Phase Change
Properties of Matter

Cracking glass - additional demonstrations

Practical Activity for 14-16 PRACTICAL PHYISCS


Two different demonstrations on how to crack glass through thermal conduction. See also this experiment:

Cracking glass

Apparatus and Materials

  • Glass bottle
  • Glass cutter (e.g. wheel or diamond)
  • Unused car-engine oil
  • Large glass pipe
  • Non-electric soldering iron or poker
  • Nichrome wire

Health & Safety and Technical Notes

Whenever a demonstration is performed with glass which might shatter and hurt someone, you must use a pair of large safety screens of Perspex. The screen between the teacher and the apparatus should be approximately 1 m high by 60 cm wide. This is narrow enough so that you can reach round and manipulate the apparatus and high enough to shield the face. The screen between the apparatus and the class should be approximately 1 m square.

These screens (of 3 mm Perspex or thicker) should not be framed. That would spoil the feeling of full transparency. They can be supported by pairs of slotted bases.

The fractured glass tube must be disposed of safely.

Used engine oil contains carcinogens and must NOT be brought into a school laboratory. New and unused oil is safe to use.

Read our standard health & safety guidance


Demonstration 1 An entertaining (as well as useful) technique is to half fill a bottle with unused car engine oil.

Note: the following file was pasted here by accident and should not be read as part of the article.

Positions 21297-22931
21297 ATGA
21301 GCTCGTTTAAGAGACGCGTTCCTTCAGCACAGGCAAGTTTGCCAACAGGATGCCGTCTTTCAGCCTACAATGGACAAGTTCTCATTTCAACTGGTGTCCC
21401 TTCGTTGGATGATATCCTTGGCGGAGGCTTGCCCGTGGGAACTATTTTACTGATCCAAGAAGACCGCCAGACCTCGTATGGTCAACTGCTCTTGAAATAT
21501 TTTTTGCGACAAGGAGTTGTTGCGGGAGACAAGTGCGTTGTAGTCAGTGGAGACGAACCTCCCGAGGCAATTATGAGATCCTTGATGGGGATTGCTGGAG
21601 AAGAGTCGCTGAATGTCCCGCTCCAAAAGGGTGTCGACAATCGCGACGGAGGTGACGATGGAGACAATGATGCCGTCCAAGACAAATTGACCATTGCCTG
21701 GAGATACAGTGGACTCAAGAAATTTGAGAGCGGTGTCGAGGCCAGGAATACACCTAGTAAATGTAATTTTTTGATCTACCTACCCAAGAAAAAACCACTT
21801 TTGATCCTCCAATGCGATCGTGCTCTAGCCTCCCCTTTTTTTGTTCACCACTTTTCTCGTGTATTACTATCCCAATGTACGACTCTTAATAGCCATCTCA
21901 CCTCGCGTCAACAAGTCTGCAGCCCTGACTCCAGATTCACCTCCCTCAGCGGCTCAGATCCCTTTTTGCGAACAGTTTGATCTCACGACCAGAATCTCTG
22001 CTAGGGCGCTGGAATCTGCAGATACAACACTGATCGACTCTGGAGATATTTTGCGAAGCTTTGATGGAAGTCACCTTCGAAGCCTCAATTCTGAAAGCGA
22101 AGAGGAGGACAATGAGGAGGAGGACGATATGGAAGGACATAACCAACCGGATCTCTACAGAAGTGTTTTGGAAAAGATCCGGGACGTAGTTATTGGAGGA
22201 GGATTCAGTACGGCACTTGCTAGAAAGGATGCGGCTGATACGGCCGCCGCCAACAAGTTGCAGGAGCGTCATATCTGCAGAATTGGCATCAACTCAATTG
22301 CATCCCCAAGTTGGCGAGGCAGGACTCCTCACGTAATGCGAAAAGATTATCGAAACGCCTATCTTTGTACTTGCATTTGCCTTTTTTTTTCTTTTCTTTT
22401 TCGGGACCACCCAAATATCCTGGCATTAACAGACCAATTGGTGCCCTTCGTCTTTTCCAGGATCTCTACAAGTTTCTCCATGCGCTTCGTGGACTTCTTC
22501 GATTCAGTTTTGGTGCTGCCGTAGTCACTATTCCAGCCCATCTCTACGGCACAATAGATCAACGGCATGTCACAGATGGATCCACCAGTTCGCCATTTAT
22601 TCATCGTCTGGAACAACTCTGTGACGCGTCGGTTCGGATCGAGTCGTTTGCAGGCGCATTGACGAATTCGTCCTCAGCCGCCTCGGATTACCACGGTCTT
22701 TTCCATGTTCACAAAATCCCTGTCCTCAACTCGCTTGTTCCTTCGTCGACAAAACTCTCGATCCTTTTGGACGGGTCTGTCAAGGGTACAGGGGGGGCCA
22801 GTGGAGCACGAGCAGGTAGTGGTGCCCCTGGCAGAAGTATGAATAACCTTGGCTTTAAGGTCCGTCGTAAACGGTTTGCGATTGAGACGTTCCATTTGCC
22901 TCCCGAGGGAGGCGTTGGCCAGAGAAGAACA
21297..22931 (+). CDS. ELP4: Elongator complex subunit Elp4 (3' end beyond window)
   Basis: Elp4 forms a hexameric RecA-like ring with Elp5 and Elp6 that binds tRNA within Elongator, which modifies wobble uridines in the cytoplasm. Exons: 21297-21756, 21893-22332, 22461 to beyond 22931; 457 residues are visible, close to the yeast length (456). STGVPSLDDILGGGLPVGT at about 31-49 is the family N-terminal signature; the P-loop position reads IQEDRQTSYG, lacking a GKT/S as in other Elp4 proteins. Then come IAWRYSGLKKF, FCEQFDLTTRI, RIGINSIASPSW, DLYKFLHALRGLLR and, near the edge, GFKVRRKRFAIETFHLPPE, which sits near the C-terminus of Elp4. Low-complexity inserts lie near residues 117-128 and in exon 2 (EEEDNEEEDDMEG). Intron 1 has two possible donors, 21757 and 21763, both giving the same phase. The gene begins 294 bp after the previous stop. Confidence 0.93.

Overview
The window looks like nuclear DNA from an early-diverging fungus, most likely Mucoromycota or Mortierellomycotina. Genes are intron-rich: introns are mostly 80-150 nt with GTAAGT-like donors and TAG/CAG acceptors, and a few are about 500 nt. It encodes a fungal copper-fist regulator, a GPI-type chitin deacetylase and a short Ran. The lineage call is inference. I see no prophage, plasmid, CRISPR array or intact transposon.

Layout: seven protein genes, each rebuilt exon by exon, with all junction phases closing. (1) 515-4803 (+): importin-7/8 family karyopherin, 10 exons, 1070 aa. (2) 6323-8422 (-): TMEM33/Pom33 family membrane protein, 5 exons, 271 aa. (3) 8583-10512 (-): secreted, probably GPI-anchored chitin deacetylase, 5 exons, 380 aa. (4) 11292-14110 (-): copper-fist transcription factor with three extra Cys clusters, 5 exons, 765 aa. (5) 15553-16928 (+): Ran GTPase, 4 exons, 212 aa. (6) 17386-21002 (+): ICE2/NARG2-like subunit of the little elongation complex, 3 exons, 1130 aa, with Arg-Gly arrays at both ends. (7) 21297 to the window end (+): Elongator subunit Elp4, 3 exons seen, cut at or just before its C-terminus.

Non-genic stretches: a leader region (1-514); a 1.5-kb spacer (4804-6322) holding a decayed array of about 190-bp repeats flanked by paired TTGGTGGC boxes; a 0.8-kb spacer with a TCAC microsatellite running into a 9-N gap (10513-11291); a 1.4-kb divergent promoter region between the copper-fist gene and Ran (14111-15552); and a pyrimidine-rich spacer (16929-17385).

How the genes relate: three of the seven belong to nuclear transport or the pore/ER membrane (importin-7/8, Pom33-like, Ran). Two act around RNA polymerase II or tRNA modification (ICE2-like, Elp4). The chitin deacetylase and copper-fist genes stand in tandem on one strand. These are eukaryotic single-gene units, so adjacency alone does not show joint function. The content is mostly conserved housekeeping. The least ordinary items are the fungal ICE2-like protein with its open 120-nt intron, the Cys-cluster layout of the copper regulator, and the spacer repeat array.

1. Heat a large non-electric soldering iron or poker in a Bunsen flame.
  2. Plunge it into the oil.
  3. The bottle will crack cleanly at the oil level. This is because the glass above the oil level is not being heated. Therefore it is not expanding as is the glass below the oil level.
  4. Turning the bottle into a 'beaker and a funnel' is entertaining.

Demonstration 2 A further demonstration is to use a Nichrome wire heated electrically to crack a glass pipe.

  1. Start the crack in your glass pipe with a wheel or diamond.
  2. Wrap the wire over the crack and heat it to 'red heat'. The glass pipe will break cleanly at the wire.
  3. This is useful technique for cutting glass tubes.

Teaching Notes

This experiment was safety-tested in March 2006

Phase Change
can be analysed using the quantity Energy
Limit Less Campaign

Support our manifesto for change

The IOP wants to support young people to fulfil their potential by doing physics. Please sign the manifesto today so that we can show our politicians there is widespread support for improving equity and inclusion across the education sector.

Sign today